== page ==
In a study of drivers with past year alcohol and cannabis use, researchers at Columbia University Mailman School of Public Health found that two in five drivers reporting alcohol and cannabis in the past year drove under the influence of alcohol, cannabis or both. Approximately one-half of the participants in each category reported this pattern. The findings are published in the American Journal of Preventive Medicine.
Earlier research has suggested that simultaneous alcohol and cannabis use increases driving impairment, leading to an uptick in the risk of traffic fatality more than either substance individually, particularly among young adolescents. Yet, until now, no nationally representative study has tested relationships simultaneous use and people reporting driving under the influence of these substances.
“Alcohol and cannabis are two of the most common substances involved in impaired driving and motor vehicle crashes in the U.S.,” said Priscila Dib Gonçalves in the Department of Epidemiology at Columbia Mailman School, and first author. “Examining the effect of simultaneous alcohol and cannabis use on self-report driving under the influence (DUI) of alcohol-only, cannabis-only, and both substances using a nationally representative sample could contribute to better understanding the impact in adolescents and adults.”
Drivers aged 16 years or older who reported any past-year alcohol and cannabis use in the National Survey on Drug Use and Health (2016-2019) were included with a final study sample of 34,514. The outcome was reporting any past-year driving under the influence of alcohol-only (DUI-A), cannabis-only (DUI-C), alcohol and cannabis (DUI-A+C), or no DUI. Data were further collected via face-to-face household interviews using computer-assisted interviewing and audio computer-assisted survey instruments to increase the accuracy of responses to potentially sensitive questions.
Between 2016-2019, 42 percent of drivers with past-year alcohol and cannabis use reported any past-year DUI (8 percent DUI-A, 20 percent DUI-C, 14 percent DUI-A+C). Simultaneous use was associated with 2.88 times higher odds of driving under the influence of cannabis, and 3.51 times higher odds of driving under the influence of both alcohol and cannabis.
Most participants were male (57 percent), non-Hispanic white (67 percent) with a family income of $40,000 or less (63 percent), and living in a state with medical cannabis laws (68 percent). Two-thirds of participants reported any tobacco use in the past year and one-third used any drug other than cannabis. In addition, 8 percent reported daily alcohol use, 20 percent daily cannabis use, and 21 percent met criteria for alcohol use disorder and 18 percent for cannabis use disorder. Over a quarter of the sample (28 percent) reported simultaneous alcohol/cannabis use.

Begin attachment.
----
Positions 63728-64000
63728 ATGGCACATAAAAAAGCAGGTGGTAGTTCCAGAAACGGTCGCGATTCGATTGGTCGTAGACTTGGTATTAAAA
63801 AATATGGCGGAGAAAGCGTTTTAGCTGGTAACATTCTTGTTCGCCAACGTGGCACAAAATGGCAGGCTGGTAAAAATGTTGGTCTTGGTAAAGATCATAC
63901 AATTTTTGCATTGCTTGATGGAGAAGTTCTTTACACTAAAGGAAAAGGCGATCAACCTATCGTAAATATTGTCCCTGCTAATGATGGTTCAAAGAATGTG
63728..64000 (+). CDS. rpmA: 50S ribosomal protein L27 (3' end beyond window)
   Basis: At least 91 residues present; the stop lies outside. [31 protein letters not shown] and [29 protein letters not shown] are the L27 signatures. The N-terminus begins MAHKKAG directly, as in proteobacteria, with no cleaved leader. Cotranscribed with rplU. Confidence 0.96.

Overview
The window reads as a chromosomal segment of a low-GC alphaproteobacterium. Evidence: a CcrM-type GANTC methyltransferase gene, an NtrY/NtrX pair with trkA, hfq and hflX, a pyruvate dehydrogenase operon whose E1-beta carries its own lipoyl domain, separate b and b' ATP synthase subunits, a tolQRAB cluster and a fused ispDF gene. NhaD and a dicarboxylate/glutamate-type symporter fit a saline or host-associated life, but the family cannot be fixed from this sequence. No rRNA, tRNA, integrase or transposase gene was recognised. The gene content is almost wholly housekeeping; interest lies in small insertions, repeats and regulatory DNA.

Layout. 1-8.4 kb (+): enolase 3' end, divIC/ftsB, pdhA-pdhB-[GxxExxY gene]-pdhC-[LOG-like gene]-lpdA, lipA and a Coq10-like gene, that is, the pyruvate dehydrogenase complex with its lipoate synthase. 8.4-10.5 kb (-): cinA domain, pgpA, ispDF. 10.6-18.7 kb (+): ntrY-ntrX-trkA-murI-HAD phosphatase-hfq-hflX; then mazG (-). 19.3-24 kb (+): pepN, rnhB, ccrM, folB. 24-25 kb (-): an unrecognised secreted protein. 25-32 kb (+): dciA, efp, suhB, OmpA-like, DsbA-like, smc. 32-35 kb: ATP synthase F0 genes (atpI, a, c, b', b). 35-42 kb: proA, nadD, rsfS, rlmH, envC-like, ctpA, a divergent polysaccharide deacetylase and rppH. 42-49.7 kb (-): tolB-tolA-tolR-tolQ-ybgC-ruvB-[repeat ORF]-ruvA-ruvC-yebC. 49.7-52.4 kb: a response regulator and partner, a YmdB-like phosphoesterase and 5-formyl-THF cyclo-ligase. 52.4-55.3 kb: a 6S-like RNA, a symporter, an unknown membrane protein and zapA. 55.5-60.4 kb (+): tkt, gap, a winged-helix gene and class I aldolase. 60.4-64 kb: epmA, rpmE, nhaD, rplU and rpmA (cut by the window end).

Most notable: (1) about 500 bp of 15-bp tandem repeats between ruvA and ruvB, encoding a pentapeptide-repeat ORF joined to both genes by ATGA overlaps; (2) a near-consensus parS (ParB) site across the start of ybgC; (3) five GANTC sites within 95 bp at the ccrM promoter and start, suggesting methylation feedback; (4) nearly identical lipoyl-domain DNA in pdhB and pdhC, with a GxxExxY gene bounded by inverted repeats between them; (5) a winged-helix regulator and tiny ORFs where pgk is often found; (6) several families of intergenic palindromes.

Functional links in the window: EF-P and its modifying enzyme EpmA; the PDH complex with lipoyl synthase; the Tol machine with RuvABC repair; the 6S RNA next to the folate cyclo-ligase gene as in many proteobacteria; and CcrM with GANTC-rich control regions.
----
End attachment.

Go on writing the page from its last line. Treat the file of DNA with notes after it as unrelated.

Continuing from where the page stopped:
Daily alcohol and cannabis use increased the likelihood of DUI-A and DUI-C, respectively, and both alcohol/cannabis daily use were associated with DUI-A/C. “In the context of increasing daily cannabis use among adults, our findings connecting daily cannabis use and DUI raises public health concerns,” observed Pia Mauro, PhD, assistant professor of epidemiology, and senior author. “Population changes in cannabis use frequency that may be associated with health hazards, including daily use, need to be continuously monitored.”
“Our study is unique in that it reports more recent nationally representative data (2016-2019) and compares different types of DUI categories,” noted Gonçalves. “From a harm reduction perspective, identifying which population subgroups are at high risk for DUIs could assist the development of more focused prevention strategies. Future research should also investigate the potential impact of low or “promotional” cannabis prices with higher levels of use, intoxication, and simultaneous use of other substances.”
Co-authors are Sarah Gutkind, Luis Segura, João M. Castaldelli-Maia, and Silvia Martins, Columbia University Mailman School of Public Health.
The study was funded by the US National Institutes of Health, National institute on Drug Abuse, T32DA031099, R01DA037866 and K01 DA045224, and the National Center for Injury Prevention and Control, R49CE003094.
Columbia University Mailman School of Public Health
Founded in 1922, the Columbia University Mailman School of Public Health pursues an agenda of research, education, and service to address the critical and complex public health issues affecting New Yorkers, the nation and the world. The Columbia Mailman School is the fourth largest recipient of NIH grants among schools of public health. Its nearly 300 multi-disciplinary faculty members work in more than 100 countries around the world, addressing such issues as preventing infectious and chronic diseases, environmental health, maternal and child health, health policy, climate change and health, and public health preparedness. It is a leader in public health education with more than 1,300 graduate students from 55 nations pursuing a variety of master’s and doctoral degree programs. The Columbia Mailman School is also home to numerous world-renowned research centers, including ICAP and the Center for Infection and Immunity. For more information, please visit www.mailman.columbia.edu.
American Journal of Preventive Medicine